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Page:Provincial geographies of India (Volume 1).djvu/90

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the climate is particularly trying. The nights are terribly hot. The outer air is then less stifling than that of the house, and there is the chance of a little comparative coolness shortly before dawn. Many therefore prefer to sleep on the roof or in the verandah. September, when the rains slacken, is a muggy, unpleasant, and unhealthy month. But in the latter half of it cooler nights give promise of a better time.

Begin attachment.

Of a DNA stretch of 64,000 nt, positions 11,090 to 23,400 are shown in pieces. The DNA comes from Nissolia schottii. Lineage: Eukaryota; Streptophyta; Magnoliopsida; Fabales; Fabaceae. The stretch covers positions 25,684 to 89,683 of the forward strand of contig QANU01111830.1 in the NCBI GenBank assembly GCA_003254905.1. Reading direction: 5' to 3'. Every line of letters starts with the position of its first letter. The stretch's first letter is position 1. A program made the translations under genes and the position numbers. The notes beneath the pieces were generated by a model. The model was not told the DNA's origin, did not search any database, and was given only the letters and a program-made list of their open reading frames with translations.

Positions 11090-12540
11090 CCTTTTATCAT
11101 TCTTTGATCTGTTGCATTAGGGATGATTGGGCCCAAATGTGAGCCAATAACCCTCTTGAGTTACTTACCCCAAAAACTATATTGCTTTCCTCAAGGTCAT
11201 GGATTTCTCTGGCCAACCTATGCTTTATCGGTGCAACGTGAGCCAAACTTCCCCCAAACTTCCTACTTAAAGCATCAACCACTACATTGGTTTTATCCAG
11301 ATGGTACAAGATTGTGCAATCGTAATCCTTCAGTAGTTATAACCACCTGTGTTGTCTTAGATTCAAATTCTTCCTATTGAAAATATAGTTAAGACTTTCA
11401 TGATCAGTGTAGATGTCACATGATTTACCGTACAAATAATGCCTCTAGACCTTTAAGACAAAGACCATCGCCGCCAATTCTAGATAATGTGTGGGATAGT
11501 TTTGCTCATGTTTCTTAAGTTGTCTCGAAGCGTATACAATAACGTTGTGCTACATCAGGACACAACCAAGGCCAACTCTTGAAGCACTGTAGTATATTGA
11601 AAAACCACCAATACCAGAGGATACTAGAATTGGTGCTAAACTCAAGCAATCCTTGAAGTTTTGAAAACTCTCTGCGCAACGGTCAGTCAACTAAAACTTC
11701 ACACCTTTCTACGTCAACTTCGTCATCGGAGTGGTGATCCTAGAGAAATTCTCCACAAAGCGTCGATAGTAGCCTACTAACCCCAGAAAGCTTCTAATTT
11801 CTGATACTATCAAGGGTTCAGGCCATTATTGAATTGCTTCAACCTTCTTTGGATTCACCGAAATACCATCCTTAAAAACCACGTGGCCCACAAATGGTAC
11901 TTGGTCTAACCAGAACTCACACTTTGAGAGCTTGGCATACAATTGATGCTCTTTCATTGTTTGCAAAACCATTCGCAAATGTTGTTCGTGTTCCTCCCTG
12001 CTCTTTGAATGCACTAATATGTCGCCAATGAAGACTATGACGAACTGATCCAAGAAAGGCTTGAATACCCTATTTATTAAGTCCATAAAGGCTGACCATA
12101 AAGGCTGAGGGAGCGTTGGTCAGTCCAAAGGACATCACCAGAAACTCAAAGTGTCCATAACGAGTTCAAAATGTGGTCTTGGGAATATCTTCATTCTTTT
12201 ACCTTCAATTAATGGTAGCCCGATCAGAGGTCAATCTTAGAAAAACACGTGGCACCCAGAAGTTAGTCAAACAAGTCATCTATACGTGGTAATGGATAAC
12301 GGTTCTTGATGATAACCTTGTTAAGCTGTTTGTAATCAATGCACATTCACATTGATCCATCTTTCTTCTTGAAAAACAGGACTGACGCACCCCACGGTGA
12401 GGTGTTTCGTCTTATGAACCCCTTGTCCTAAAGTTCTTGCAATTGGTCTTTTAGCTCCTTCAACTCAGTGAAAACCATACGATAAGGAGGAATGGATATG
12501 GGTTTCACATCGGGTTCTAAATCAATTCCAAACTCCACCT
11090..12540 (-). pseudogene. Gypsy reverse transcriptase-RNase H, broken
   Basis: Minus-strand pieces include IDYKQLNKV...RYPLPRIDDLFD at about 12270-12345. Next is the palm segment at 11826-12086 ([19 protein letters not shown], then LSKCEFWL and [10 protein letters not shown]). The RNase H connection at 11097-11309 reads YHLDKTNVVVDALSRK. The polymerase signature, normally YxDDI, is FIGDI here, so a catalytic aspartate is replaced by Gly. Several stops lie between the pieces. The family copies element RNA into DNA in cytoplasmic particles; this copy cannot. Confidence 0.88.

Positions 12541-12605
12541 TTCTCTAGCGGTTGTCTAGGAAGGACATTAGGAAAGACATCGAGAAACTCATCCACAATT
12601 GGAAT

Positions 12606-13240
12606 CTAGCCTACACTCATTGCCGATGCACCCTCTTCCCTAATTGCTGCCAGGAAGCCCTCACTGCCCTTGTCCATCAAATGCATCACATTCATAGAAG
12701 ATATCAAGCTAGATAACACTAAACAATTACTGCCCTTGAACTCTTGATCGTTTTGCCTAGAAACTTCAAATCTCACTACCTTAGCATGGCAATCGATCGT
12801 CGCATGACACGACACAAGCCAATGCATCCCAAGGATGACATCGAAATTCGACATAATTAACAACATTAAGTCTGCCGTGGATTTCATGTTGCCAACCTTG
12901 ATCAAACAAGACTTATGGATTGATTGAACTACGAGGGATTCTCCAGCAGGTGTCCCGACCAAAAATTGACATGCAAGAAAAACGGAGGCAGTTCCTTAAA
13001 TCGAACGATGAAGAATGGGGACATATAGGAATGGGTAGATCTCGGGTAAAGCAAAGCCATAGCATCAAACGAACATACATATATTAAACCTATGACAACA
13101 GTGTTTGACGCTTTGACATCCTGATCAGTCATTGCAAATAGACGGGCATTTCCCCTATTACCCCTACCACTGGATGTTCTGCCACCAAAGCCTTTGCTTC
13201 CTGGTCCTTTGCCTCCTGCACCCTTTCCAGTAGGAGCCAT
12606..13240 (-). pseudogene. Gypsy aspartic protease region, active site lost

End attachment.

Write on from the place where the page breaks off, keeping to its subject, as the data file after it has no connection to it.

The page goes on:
Special features of Plain Zones.— The submontane zone has the most equable and the pleasantest climate in the plains. It has a rainfall of from 30 to 40 inches, five-sevenths or more of which belongs to the monsoon period (June — September) The north-western area has a longer and colder winter and spring. In the end of December and in January the keen dry cold is distinctly trying. The figures in Statement I, for Rawalpindi and Peshawar, are not very characteristic of the zone as a whole. The average of the rainfall figures, 13 inches for Peshawar and 32 for Rawalpindi, would give a truer result. The monsoon rains come later and are much less abundant than in the submontane zone. Their influence is very feeble in the western and south-western part of the area. On the other hand the winter rains are heavier than in any other part of the province. Delhi and Lahore represent the extreme conditions of the central and south-eastern plains. The latter is really on the edge of the dry south-western area. The eastern districts of the zone have a shorter and less severe cold weather than the western, an earlier and heavier monsoon, but scantier winter rains. The total rainfall varies from 16 to 30 inches. The south-western zone, with a rainfall of from 5 to 15 inches, is the driest part of India proper except northern Sindh and western Rajputana. Neither monsoon current affects it much. At Multan there are only about fifteen days in the whole year on which any rain falls.